Who we are will influence how we manage this situation. We will each be grappling with this intimate and close confrontation with ourselves. Our greatest fears and insecurities will emerge, not for critique and flagellation, but for compassion and healing.

If we can work with this question, “Who am I?” with sincerity, we have the potential to move towards a more subtle freedom, the spaciousness of awareness in our being, even as we grapple with this life-changing moment in our world.

Moshe’s second question is just as important, “What is His name?” This question also confronts us at this time. What is the name of the other who confronts me, how do I come to know and relate to this otherness?

On one level, we ask this question about the virus itself, about the new world we are navigating, so that we can take measures to protect ourselves and our communities. But we are also invited to ponder “What is His name” about all others.

We are invited to become reacquainted with our children, our spouses. We are also asked to examine our relationship with all humans, with animals, with our planet, and with G-d. As we engage with the question of “Mah shmo?”, (Who is the other addressing us?), our relationships have the capacity to enlarge. Barriers can crumble, and we can experience the freedom to relate in different ways.

The poet Rainer Maria Rilke advised that when we don’t have clear answers, we are invited to “love the questions themselves”. This Pesach, let’s love the questions, even if we don’t yet have the answers.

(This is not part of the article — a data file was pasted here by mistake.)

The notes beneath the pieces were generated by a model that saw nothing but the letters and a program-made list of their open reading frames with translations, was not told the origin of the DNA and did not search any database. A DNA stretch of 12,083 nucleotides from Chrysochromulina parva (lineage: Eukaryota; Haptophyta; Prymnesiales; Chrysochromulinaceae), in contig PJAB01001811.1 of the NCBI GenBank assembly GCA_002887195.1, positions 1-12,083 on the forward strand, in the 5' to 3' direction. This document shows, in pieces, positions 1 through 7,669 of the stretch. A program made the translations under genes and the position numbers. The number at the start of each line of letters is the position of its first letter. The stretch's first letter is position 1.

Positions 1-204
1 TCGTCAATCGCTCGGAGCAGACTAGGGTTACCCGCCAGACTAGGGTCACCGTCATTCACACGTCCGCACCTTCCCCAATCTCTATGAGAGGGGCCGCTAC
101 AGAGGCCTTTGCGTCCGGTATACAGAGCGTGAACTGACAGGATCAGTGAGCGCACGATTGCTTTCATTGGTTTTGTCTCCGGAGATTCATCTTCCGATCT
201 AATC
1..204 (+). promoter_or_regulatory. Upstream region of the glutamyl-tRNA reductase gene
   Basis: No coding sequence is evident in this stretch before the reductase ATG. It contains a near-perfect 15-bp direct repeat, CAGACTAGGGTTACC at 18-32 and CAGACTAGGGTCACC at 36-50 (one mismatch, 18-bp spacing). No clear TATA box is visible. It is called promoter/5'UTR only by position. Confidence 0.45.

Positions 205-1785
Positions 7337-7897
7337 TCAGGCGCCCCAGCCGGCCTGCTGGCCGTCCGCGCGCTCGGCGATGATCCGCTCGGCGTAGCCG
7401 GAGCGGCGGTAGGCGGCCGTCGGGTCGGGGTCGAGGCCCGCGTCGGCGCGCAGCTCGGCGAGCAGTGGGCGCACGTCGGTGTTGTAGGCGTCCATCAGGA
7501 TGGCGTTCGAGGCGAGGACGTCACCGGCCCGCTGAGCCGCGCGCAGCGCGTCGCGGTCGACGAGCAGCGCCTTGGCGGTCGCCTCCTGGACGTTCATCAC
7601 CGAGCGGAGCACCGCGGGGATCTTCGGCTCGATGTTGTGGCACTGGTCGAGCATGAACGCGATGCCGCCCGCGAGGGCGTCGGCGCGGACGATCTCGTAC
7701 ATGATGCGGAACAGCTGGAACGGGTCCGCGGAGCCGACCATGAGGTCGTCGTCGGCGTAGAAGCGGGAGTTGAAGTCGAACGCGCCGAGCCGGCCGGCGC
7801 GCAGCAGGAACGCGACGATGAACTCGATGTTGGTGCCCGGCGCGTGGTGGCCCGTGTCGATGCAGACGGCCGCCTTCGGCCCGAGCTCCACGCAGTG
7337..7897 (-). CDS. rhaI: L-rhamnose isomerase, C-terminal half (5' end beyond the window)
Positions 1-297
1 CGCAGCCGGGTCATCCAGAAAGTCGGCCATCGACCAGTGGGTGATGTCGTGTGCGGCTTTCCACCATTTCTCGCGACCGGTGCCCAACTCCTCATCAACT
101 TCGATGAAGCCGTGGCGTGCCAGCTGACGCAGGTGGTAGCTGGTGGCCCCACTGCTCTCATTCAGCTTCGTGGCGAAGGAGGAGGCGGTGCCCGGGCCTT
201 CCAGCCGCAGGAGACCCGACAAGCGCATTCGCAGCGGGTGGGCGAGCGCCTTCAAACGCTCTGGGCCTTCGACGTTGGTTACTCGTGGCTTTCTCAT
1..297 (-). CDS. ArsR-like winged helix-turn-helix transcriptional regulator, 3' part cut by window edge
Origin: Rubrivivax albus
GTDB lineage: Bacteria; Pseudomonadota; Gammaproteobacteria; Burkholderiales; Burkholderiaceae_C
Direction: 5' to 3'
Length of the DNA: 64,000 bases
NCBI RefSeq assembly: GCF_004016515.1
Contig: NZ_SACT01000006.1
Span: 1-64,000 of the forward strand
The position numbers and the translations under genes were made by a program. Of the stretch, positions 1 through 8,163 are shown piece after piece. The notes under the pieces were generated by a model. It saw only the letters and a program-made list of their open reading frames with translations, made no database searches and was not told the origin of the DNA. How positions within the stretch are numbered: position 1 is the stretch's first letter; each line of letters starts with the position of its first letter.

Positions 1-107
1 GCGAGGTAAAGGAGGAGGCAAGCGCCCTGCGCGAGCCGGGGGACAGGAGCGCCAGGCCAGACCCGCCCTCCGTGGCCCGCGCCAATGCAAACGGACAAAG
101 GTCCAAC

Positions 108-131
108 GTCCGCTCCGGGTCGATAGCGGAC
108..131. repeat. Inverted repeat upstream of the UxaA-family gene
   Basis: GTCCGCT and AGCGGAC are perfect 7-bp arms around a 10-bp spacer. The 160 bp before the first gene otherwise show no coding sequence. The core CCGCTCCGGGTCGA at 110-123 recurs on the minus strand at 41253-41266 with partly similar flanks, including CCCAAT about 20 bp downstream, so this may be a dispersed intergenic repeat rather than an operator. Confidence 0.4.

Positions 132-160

In asking these questions, we might experience more subtle notions of freedom, even as our more obvious forms of freedom are curtailed. Guided by compassion, these questions may enable us to forge new kinds of relationships with ourselves and others, leading towards a healing of our beautiful and precious world.

  • Adina Roth is a clinical psychologist in private practice, and a teacher of Jewish Studies. She runs an independent Barmitzvah and Batmitzvah programme in Johannesburg, and teaches Tanach to adults.

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Religion

Why we refuse to forget

Devarim is the parsha associated with Tisha B’Av, the Jewish national day of mourning. This Shabbos, we read the famous Haftarah of Chazon, the vision of Isaiah. And, next Thursday, we will recall the destruction of our holy temple nearly 2 000 years ago.

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Rabbi Yossy Goldman, Sydenham Shul

But why remember? The world cannot understand why we go on about the Holocaust, and that was only 75 years ago! For more than 19 centuries, we have been remembering and observing this event, and it has become the saddest day in our calendar. Why? Why not let bygones be bygones? It’s history. What was, was. Why keep revisiting old and painful visions?

They say that Napoleon was once passing through the Jewish ghetto in Paris, and heard sounds of crying and wailing emanating from a synagogue. He stopped to ask what the lament was about. He was told that the Jews were remembering the destruction of their Temple. “When did it happen?” asked the Emperor. “About 1 700 years ago,” was the answer. Whereupon Napoleon stated with conviction that a people who never forgot its past would be destined to forever have a future.